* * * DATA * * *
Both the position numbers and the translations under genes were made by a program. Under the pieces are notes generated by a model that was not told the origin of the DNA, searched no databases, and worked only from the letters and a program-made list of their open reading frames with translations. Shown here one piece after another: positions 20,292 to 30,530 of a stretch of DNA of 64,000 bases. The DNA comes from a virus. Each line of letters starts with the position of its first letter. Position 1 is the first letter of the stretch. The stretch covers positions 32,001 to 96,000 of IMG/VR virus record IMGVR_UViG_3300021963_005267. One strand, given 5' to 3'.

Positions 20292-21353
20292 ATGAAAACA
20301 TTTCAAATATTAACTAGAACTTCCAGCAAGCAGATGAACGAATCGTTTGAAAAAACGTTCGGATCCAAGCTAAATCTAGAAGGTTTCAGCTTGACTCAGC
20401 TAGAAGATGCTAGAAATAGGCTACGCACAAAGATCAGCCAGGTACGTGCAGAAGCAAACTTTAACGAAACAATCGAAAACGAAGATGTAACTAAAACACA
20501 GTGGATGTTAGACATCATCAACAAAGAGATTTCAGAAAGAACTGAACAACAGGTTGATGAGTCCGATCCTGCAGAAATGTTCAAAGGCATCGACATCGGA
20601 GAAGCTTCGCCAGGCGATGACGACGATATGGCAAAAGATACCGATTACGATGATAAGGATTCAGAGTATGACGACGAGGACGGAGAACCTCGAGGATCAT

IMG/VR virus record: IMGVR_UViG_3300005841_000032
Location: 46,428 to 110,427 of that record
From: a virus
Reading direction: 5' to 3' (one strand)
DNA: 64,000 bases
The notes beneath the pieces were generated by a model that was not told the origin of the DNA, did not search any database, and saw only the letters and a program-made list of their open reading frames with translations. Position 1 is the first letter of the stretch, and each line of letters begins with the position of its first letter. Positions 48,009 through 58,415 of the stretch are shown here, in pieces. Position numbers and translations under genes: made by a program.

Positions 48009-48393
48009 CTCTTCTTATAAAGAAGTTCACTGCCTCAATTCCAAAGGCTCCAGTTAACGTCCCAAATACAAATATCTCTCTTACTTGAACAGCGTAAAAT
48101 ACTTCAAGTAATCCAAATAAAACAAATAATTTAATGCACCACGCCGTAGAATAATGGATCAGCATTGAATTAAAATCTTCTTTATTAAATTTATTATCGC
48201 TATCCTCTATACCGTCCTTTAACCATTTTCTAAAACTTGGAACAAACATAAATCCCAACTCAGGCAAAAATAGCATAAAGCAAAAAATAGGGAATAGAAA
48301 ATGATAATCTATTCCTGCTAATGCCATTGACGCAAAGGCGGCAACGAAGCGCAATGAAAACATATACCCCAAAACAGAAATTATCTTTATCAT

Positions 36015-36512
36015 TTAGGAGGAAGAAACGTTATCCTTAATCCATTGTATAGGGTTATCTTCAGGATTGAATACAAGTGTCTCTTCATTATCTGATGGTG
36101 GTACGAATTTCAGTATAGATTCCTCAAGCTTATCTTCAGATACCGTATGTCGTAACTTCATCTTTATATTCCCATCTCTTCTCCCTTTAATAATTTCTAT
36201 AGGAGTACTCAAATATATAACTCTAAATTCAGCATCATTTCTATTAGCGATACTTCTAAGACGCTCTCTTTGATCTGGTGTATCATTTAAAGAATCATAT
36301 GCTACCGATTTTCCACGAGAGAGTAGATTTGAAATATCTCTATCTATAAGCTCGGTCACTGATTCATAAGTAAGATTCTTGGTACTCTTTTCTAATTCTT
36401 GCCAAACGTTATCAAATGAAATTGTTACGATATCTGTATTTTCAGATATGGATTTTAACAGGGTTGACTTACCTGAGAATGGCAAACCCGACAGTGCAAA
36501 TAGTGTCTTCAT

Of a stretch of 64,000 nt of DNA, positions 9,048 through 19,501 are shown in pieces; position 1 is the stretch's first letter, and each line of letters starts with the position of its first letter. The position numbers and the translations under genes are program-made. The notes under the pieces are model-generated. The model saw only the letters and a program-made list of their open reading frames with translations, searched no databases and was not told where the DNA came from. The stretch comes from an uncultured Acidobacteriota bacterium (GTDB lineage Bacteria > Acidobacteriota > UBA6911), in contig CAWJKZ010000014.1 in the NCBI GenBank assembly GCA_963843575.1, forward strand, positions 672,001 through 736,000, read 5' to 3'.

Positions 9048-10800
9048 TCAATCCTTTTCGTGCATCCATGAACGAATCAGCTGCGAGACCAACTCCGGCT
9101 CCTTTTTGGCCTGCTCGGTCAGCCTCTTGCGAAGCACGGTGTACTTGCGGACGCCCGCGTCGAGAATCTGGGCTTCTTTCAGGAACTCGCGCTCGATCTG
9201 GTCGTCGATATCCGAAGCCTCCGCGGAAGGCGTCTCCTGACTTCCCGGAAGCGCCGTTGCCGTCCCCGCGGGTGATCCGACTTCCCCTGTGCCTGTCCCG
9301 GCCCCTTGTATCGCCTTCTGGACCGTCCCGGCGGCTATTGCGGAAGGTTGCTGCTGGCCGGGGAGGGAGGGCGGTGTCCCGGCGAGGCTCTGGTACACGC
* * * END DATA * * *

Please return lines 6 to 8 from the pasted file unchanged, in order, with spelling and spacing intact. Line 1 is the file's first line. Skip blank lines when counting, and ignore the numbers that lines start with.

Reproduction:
20501 GTGGATGTTAGACATCATCAACAAAGAGATTTCAGAAAGAACTGAACAACAGGTTGATGAGTCCGATCCTGCAGAAATGTTCAAAGGCATCGACATCGGA
20601 GAAGCTTCGCCAGGCGATGACGACGATATGGCAAAAGATACCGATTACGATGATAAGGATTCAGAGTATGACGACGAGGACGGAGAACCTCGAGGATCAT

IMG/VR virus record: IMGVR_UViG_3300005841_000032